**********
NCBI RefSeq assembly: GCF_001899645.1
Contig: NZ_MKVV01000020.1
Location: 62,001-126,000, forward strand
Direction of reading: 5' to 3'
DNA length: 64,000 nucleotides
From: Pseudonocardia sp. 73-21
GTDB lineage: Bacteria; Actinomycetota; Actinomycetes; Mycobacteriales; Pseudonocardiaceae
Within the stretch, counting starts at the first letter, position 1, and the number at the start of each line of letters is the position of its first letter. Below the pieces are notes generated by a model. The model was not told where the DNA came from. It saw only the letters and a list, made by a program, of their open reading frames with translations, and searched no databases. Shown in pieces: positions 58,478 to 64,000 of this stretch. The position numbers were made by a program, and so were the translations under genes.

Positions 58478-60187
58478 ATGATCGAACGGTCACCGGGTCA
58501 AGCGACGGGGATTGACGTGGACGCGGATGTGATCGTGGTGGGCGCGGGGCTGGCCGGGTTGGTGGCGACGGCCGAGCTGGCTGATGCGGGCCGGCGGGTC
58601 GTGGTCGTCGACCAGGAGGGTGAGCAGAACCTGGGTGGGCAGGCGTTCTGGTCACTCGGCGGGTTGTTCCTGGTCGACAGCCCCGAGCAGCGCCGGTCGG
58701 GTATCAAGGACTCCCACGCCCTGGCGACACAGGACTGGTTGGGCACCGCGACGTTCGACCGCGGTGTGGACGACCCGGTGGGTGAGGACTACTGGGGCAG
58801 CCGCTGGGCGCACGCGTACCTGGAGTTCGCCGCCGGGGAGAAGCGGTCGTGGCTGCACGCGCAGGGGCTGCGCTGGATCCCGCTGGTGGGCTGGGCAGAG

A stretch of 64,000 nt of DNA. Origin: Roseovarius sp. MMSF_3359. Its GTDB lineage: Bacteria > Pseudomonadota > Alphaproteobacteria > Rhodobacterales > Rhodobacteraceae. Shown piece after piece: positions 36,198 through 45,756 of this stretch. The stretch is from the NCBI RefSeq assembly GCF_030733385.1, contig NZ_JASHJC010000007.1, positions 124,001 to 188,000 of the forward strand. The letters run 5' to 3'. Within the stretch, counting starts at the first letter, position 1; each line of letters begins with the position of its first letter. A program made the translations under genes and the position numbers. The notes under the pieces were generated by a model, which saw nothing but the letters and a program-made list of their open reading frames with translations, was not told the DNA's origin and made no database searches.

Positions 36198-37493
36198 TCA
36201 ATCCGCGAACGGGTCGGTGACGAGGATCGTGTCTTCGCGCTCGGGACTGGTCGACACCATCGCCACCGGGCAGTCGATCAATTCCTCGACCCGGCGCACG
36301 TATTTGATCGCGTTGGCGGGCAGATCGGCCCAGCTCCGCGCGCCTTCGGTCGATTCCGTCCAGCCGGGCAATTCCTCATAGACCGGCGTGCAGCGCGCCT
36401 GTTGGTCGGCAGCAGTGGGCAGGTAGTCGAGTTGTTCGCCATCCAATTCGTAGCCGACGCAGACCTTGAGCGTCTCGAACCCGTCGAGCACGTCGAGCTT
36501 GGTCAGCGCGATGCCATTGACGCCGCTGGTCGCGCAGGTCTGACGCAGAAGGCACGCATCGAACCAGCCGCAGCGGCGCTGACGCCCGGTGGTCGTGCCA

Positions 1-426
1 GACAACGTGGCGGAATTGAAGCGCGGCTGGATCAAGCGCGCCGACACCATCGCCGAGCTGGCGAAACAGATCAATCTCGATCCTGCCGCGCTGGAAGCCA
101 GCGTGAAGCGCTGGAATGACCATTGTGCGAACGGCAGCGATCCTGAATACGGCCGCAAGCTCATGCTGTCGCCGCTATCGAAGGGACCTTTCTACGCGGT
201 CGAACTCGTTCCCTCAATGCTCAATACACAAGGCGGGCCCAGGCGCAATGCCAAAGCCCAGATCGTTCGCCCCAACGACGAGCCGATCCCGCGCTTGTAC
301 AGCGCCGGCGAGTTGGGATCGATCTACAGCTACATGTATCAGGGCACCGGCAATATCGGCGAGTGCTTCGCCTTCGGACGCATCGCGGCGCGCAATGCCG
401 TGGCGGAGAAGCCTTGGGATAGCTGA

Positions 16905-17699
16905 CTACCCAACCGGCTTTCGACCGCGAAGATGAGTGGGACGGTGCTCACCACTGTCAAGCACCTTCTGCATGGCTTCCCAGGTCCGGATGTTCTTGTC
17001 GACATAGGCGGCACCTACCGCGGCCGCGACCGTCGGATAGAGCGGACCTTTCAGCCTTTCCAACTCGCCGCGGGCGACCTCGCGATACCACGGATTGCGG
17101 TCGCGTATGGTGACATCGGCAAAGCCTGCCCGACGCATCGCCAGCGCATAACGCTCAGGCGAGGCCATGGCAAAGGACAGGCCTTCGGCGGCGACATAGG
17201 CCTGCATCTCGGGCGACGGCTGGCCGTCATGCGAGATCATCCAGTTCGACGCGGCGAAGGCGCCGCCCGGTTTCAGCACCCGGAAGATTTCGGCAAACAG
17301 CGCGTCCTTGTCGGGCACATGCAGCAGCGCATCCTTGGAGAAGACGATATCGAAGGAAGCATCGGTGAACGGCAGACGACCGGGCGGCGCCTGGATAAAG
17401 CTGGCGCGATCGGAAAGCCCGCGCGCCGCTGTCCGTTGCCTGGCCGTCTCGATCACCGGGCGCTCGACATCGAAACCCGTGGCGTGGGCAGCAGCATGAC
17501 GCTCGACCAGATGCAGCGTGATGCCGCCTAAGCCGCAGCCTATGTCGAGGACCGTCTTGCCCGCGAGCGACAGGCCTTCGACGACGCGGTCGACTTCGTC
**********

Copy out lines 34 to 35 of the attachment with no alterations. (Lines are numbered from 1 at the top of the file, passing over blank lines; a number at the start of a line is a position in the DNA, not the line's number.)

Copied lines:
17401 CTGGCGCGATCGGAAAGCCCGCGCGCCGCTGTCCGTTGCCTGGCCGTCTCGATCACCGGGCGCTCGACATCGAAACCCGTGGCGTGGGCAGCAGCATGAC
17501 GCTCGACCAGATGCAGCGTGATGCCGCCTAAGCCGCAGCCTATGTCGAGGACCGTCTTGCCCGCGAGCGACAGGCCTTCGACGACGCGGTCGACTTCGTC